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Giving in to the Gimmick

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Jessica Simpson is like Applebee's.

Let me explain.

Take her 2004 cover of the "The Little Drummer Boy."

In case you haven't heard the track, it's nominally a duet with her sister, Ashlee. Jessica takes the first line, trying, and very nearly failing, to pronounce the word, "told."  Then Ashlee comes in on the following line, aping the strong-but-hollow style of the '80s singer Tiffany (which, frankly, Tiffany did a lot better).

As usual, both Simpsons are having trouble breathing, as though they were just about to, well, you know. Neither seems aware that the song is about a 5-year-old playing a drum for baby Jesus, and that it's not supposed to be sexy. The power-ballad arrangement is worth mentioning for sheer bad taste, as are those Lord of the Dance pipes coming in at the end.

The song was featured on Jessica's Christmas album, "ReJoyce," which was sold in large part through 7-Eleven stores. I seem to remember a big display picture of Jessica, the wings of her hair flung back by the photographer's fan, pinned up above the soda fountain in the Cary Street store.

Simpson's "The Little Drummer Boy" could just be another ill-advised cover on another ill-advised Christmas album. But strangely, fascinatingly, there's more to it. Like a set that contains every last part necessary to build a real working miniature car, this cover contains all the elements of her essential creepiness. Yes, if we had to, perhaps in the event of nuclear apocalypse, we could reconstitute Jessica Simpson from her Christmas album.

What are the elements of her creepiness? First, there's the heavy-handed family togetherness — because who doesn't like family? — which instead comes across as uncooperative, even mercenary. That is, their duet actually sounds like an attempt to overpower one other. Then there's the sexiness — because who doesn't like sex? — which is totally out of place, some might say sacrilegious, in a song about baby Jesus.

I'm not accusing Simpson of sacrilege, though, just of complete disregard for vehicle. That is, Simpson and her handlers don't really care what song she's singing or what product she's pushing. Their marketing gimmicks are as cartoonish as Jessica's big hair. They are only paying attention to sales figures. So it's no wonder that her pop releases rarely break the top 10, or that her line of cloying, sticky makeup products flunked, too.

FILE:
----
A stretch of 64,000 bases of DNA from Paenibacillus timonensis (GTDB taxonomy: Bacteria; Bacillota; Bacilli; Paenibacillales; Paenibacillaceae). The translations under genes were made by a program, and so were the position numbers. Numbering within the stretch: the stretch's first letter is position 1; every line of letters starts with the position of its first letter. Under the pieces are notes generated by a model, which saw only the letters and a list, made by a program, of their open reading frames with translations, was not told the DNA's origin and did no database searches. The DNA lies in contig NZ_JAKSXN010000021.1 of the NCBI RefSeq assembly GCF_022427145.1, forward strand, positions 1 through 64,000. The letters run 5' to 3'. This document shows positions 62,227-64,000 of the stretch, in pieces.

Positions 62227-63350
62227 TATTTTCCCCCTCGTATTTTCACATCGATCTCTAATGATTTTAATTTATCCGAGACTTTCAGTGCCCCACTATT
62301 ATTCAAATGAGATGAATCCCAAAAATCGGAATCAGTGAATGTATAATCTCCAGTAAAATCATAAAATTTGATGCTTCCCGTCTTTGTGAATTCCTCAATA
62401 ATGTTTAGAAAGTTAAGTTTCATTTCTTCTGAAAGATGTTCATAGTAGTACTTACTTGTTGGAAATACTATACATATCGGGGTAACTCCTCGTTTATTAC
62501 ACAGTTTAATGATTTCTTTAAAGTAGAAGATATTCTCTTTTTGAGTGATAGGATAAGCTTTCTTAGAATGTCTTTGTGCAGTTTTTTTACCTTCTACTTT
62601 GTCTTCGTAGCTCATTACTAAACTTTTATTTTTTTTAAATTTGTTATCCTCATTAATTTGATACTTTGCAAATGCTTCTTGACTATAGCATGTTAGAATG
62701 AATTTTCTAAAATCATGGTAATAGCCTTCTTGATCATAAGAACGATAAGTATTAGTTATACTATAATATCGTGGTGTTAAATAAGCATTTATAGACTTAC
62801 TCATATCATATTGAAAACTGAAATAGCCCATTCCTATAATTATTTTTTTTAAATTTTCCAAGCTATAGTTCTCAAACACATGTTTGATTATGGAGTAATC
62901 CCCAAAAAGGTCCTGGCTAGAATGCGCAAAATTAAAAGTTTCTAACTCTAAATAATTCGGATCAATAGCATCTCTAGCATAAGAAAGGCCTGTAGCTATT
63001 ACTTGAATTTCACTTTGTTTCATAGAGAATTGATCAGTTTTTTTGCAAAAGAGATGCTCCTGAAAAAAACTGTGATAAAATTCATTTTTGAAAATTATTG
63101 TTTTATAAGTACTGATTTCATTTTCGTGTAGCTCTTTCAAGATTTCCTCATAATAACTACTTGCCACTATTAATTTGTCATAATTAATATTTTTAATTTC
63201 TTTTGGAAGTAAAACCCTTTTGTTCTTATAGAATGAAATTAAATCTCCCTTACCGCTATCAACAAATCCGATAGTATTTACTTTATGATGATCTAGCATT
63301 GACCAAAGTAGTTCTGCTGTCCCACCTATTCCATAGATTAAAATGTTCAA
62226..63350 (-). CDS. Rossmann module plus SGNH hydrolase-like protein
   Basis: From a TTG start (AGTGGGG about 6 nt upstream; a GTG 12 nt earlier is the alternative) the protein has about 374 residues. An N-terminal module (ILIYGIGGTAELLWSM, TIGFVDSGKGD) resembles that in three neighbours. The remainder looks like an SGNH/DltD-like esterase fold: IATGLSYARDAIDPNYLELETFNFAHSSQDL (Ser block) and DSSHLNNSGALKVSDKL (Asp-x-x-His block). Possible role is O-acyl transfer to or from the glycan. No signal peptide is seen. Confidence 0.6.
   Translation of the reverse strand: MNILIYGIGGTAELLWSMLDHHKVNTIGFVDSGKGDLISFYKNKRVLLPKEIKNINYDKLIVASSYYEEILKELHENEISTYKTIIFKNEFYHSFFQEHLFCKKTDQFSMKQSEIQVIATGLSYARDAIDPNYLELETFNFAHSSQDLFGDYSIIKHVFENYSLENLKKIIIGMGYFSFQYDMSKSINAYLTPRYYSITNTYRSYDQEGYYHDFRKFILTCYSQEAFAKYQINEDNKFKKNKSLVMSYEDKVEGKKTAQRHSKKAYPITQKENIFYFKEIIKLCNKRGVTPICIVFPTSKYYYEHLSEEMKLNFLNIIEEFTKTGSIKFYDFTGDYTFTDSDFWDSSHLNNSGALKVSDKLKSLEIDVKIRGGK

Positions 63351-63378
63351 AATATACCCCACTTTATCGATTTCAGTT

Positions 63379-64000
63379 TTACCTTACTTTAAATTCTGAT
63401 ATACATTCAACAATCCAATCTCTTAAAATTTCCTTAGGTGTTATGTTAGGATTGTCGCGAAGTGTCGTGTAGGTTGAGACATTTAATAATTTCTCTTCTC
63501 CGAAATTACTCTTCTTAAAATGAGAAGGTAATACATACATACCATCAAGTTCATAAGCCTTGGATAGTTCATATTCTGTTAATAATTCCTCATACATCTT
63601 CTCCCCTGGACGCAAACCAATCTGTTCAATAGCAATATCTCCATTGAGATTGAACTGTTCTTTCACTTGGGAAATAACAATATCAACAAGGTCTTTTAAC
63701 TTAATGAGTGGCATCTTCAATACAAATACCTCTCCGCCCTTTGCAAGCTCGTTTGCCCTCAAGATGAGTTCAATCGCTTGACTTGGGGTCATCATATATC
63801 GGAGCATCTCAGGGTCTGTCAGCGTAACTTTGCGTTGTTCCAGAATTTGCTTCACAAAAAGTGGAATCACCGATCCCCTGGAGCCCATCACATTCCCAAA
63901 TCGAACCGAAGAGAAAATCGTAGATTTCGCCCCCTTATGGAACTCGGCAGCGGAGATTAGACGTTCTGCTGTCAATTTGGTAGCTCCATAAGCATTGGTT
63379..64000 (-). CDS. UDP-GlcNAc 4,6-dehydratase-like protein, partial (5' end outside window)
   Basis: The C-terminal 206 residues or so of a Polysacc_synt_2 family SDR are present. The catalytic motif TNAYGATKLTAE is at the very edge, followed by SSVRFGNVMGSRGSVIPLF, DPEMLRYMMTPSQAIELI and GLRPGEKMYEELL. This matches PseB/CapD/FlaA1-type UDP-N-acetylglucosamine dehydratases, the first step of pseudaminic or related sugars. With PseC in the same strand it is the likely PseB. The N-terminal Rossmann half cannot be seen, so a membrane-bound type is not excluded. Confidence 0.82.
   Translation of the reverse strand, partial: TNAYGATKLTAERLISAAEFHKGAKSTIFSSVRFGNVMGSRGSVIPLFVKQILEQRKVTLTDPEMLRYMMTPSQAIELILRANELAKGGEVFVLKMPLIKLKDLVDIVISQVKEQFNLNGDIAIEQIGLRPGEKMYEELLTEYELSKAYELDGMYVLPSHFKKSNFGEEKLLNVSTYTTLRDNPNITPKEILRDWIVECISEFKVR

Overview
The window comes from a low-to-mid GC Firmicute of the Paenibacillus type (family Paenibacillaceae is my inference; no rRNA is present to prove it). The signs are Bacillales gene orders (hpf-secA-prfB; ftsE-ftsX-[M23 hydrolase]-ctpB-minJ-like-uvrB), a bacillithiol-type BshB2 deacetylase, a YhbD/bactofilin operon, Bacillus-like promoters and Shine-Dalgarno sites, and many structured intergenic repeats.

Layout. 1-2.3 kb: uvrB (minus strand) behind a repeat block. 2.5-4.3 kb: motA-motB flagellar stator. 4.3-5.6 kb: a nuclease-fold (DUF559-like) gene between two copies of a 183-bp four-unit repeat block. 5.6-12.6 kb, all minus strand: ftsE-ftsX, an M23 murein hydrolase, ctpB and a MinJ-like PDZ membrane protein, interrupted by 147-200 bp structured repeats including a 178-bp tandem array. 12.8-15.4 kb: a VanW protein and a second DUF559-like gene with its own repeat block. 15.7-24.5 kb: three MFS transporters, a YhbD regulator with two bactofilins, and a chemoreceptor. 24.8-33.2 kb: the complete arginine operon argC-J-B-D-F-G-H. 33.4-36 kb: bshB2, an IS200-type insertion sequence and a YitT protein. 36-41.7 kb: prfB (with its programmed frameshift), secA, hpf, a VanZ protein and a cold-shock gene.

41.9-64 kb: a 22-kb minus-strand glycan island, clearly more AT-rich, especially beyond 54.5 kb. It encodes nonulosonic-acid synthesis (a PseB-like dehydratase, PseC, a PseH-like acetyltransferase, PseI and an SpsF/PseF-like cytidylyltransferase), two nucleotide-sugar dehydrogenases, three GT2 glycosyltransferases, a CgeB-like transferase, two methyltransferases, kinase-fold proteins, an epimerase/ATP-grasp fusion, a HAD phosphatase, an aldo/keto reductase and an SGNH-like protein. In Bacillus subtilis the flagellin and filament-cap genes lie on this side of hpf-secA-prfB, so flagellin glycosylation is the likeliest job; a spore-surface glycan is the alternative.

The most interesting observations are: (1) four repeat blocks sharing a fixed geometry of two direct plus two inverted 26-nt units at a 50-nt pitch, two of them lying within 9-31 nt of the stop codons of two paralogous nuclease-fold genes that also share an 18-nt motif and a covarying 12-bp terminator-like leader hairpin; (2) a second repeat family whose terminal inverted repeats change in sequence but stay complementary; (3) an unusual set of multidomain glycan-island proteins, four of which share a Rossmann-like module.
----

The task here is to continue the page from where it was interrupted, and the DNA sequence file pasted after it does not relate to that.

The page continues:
If you've been in a drugstore or a Sephora store lately, you've seen the discount bin full of her Dessert Treats, positioned by the door, marked down to 75 percent off. I have a feeling that those tubes of cotton-candy-flavored lip gloss are fated to clog up the drains of the world, along with billions of cigarette butts and those lime-flavored Tootsie Rolls that always survive Halloween uneaten.

Sure, other pop stars and starlets hawk products, too, but none do it in quite this empty-minded fashion. For better or for worse, Britney Spears seems to have a mind of her own, and a real feeling for pop music. Ditto Christina Aguilera. Both are convincing enough in their way. Simpson isn't, though. Her life phases are indistinguishable from the marketing campaigns that accompany them; she's not so much a singer or an actress as a glorified spokesperson. She's like Applebee's: not very authentic, but marketed as authentic. (And because most of her offerings are bland, too.)

Applebee's likes to characterize itself as a neighborhood restaurant. Even the apostrophe in the name of the restaurant suggests possession by some local, knowable quantity. But there could hardly be a less-appropriate way to describe Applebee's, because Applebee's is a vast international chain. Wisely, which is not to say anymore scrupulously, other marketers and politicians are aping the Applebee's style. See "Applebee's America: How Successful Political, Business, and Religious Leaders Connect with the New American Community."

It's easy to understand why Simpson and Applebee's market themselves as they do. Everybody likes money. What I don't understand is why consumers endure this condescension. Where's the outcry, the "fireworks of derision," to borrow Martin Amis' phrase? Without some sort of outcry, we can only expect more of the same: more creepy covers of holiday classics, more lines of hair extensions on QVC, more fatty riblet platters on the table.

Bon appétit. S



Catherine Baab grew up in Richmond. She is currently completing a master's degree at the University of Auckland, New Zealand.

Opinions expressed on the Back Page are those of the writer and not necessarily those of Style Weekly.




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